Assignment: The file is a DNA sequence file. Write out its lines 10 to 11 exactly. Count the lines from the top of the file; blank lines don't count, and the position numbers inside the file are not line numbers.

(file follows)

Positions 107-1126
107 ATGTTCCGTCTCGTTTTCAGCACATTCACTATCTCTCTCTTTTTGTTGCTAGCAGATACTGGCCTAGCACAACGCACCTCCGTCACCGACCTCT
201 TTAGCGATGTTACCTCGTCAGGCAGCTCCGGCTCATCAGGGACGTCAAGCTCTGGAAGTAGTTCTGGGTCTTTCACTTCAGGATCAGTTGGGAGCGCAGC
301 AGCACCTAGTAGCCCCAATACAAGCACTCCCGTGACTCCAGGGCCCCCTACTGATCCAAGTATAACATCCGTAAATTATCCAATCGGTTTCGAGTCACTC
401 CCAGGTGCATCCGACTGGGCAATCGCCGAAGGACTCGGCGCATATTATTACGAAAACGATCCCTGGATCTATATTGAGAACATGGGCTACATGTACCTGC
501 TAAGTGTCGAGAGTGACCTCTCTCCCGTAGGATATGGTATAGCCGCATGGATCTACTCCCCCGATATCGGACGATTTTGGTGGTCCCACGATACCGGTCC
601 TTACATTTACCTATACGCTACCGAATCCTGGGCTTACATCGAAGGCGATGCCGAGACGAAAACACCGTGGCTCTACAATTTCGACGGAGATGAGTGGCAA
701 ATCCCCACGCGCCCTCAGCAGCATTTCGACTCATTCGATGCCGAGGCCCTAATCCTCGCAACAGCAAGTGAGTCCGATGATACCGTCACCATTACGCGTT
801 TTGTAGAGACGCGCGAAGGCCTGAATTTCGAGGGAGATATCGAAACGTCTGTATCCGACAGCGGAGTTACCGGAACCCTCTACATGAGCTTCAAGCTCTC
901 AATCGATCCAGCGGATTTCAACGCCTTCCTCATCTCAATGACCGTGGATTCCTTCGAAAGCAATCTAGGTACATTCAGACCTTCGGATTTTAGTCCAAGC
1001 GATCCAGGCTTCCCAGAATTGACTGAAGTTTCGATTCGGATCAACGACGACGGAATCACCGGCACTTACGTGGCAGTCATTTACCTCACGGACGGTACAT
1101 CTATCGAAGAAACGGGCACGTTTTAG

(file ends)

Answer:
901 AATCGATCCAGCGGATTTCAACGCCTTCCTCATCTCAATGACCGTGGATTCCTTCGAAAGCAATCTAGGTACATTCAGACCTTCGGATTTTAGTCCAAGC
1001 GATCCAGGCTTCCCAGAATTGACTGAAGTTTCGATTCGGATCAACGACGACGGAATCACCGGCACTTACGTGGCAGTCATTTACCTCACGGACGGTACAT